In the Advocates' Library at Edinburgh there is still to be seen a manuscript in an old handwriting, purporting to be a declaration made by Sir Charles Davers on the 22nd of February, 1600-1. It has every appearance of being a genuine, though not a very accurate, transcript of a deposition taken down from the speaker's mouth by some one who could not write fast enough, nor is there anything either in the style, the matter, or the circumstances, which would lead me to doubt the veracity of the deponent. It was first printed by Birch in his "Memoirs of Elizabeth,' from a copy found among the collections of Dr. Forbes; and I am not aware that its genuineness has ever been questioned. From this we learn that when he was committed to the custody of the Lord Keeper, Essex entrusted the care of his fortune not to those of his friends who had best credit with the Queen for loyalty and good service, but to those who had been admitted to his own most dangerous secrets, and engaged themselves furthest with him in his most questionable proceedings. How deeply the Earl of Southampton had been previously admitted into his confidence we have seen. With Lord Montjoy his latest relation, so far as it was known to the newsmen of the day, had been

1 A. 1. 34. No. 30.

2 On the 21st a declaration had been made by Henry Cuffe, in which he referred the Council to Sir Charles Davers for fuller information (Add. MSS. B. M. 4160. 63). Cuffe's declaration was made in answer to questions put to him at the suggestion of Essex himself: from whom I believe the government had their first intelligence of this Scotch intrigue.

3 Since this was written, a fair copy of this declaration in Sir C. Davers's own hand, apparently revised and enlarged, has been found among the MSS. at Hatfield, and printed by Mr. John Bruce for the Camden Society. See Additional Evidences, No. IX., in this volume.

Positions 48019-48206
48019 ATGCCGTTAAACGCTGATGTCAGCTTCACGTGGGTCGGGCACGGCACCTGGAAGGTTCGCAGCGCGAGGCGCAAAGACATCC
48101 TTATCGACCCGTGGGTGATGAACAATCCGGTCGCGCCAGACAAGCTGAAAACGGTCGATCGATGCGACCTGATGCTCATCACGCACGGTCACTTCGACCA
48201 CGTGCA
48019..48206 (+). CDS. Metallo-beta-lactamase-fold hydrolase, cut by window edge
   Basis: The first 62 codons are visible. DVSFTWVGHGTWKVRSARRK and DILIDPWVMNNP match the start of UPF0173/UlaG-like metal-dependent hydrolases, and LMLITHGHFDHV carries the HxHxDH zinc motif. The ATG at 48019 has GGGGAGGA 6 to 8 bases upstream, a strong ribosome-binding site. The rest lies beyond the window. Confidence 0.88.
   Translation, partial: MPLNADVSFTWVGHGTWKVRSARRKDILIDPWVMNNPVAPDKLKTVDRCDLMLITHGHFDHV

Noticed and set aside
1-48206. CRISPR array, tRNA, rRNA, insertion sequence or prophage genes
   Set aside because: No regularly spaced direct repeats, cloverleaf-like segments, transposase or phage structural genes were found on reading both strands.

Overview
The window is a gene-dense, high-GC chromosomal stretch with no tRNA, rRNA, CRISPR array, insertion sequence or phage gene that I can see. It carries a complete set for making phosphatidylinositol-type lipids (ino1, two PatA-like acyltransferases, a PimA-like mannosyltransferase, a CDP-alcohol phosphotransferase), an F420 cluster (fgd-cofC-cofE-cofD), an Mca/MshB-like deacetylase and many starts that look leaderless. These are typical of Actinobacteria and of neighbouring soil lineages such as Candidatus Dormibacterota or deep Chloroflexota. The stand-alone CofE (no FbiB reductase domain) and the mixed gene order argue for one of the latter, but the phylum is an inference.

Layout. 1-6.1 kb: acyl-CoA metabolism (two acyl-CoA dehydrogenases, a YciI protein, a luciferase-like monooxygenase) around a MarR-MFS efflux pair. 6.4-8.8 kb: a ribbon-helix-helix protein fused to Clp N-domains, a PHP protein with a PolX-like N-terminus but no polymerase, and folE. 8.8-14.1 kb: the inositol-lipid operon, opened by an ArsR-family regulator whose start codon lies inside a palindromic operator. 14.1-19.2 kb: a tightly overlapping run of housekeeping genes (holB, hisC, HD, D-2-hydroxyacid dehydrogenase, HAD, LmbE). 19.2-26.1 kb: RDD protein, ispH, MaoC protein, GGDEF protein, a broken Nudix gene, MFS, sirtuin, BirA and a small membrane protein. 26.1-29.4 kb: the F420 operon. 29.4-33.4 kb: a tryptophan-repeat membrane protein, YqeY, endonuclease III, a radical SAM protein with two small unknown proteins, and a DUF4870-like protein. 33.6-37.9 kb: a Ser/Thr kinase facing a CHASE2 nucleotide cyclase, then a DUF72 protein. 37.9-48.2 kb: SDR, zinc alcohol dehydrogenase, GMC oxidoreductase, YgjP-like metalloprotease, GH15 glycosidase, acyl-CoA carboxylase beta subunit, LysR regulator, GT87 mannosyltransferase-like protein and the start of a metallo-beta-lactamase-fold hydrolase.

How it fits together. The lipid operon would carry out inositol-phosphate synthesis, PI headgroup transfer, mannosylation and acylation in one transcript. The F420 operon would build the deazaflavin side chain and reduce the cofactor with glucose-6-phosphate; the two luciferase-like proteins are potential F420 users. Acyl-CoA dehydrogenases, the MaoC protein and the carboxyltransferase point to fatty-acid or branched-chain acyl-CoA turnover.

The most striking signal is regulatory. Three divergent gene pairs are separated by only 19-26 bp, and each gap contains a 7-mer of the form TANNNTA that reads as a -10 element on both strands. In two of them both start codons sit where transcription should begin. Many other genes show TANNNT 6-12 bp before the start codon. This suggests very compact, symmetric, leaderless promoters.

that of successful rivalry for the Irish command, in the autumn of 1598. But if that difference caused any interruption of intimacy for the time, the breach must have been soon and effectually healed. For in the summer of 1599 Montjoy had undertaken an office on his behalf which he would never have ventured on without some concert and private understanding of the most confidential kind. In the summer of 1599 he had dispatched a messenger secretly to Scotland, with some communication on the forbidden subject of the succession. The terms are not known; but the general purport was to satisfy the King that Essex would support his claim to succeed to the crown upon Elizabeth's death, and to suggest some course of proceeding which might lead to an acknowledgment of that claim during her life. Now why should Montjoy meddle in such a matter? “The cause” (says Sir Charles) “that moved my Lord Montjoy to enter into this course with Scotland was, as he protested, his duty to her Majesty and his country; for he could not think his country safe unless by declaration of a successor it were strengthened against the assaults of our most potent enemies, which pretended a title thereunto. Neither could he think her Majesty so safe by any means, as by making her kingdom by that means safe against their attempts." So far well. It is easy to believe that he thought such a declaration desirable, with a view to the public interest only. Most men would have welcomed it as a measure important for the safety of the country; and had he made a speech or published a pamphlet urging the Queen to adopt it, I should have given him credit for a bold and patriotic act done at the risk of a censure in the Star Chamber. But how was such a thing to be brought about through a secret negotiation between the King of Scots and a private English subject holding no office or authority ?-and how came Montjoy to be the negotiator ? “ He entered into it the rather at that time," Sir Charles adds,“ to serve my Lord of Essex, who by loss of her Majesty was like to run a dangerous fortune, unless he took a course to strengthen himself by that means.” How again would the procuring of such a declaration by such means have strengthened Essex? It was certainly not a service which would have inclined the Queen to like him better. On the contrary, it would have made the recovery of her favour by fair means for ever hopeless. The answer to these questions must surely be, that the negotiation was undertaken not only in the interest of Essex, but in concert with him; and that the object was to arrange some joint action between the King of Scots and the English